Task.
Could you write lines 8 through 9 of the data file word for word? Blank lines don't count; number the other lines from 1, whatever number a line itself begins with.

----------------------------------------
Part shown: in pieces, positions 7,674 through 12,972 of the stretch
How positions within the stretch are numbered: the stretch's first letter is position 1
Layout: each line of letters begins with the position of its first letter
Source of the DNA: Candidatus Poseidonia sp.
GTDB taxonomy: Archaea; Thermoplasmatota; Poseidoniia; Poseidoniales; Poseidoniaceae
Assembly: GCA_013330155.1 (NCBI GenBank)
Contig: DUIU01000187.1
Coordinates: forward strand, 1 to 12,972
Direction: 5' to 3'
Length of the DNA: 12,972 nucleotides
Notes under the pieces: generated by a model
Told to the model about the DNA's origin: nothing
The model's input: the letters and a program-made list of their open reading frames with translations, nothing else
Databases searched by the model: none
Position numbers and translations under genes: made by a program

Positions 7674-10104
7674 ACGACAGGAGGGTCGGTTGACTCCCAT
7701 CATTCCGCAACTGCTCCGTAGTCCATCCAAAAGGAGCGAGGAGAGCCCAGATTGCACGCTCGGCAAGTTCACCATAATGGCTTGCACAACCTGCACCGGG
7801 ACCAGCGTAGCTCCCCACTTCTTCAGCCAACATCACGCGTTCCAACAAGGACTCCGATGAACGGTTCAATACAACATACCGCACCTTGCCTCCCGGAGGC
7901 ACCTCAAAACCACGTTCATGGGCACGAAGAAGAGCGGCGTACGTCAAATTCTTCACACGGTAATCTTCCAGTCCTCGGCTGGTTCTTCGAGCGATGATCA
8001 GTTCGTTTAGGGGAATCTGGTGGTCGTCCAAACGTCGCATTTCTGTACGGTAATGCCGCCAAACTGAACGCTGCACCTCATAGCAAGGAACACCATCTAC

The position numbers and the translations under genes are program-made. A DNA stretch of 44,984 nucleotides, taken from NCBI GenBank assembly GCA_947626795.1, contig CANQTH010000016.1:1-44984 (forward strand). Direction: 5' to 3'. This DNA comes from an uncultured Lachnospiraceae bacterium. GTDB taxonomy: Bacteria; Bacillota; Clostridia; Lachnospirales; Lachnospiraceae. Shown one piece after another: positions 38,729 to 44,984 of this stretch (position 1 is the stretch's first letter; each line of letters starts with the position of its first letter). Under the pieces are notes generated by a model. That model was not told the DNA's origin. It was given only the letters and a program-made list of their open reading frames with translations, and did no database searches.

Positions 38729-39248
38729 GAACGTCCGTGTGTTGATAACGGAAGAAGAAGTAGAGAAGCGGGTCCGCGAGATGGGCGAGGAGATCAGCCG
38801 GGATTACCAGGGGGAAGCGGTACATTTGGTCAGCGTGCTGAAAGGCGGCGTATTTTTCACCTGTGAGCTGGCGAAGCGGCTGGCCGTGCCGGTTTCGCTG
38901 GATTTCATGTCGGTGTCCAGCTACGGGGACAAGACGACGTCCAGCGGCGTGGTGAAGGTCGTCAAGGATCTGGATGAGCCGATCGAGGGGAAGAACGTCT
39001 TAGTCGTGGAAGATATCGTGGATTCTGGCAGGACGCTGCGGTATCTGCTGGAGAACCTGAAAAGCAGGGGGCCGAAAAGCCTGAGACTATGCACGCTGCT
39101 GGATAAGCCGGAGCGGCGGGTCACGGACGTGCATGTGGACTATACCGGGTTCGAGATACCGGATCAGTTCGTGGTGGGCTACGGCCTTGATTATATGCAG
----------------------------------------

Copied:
Coordinates: forward strand, 1 to 12,972
Direction: 5' to 3'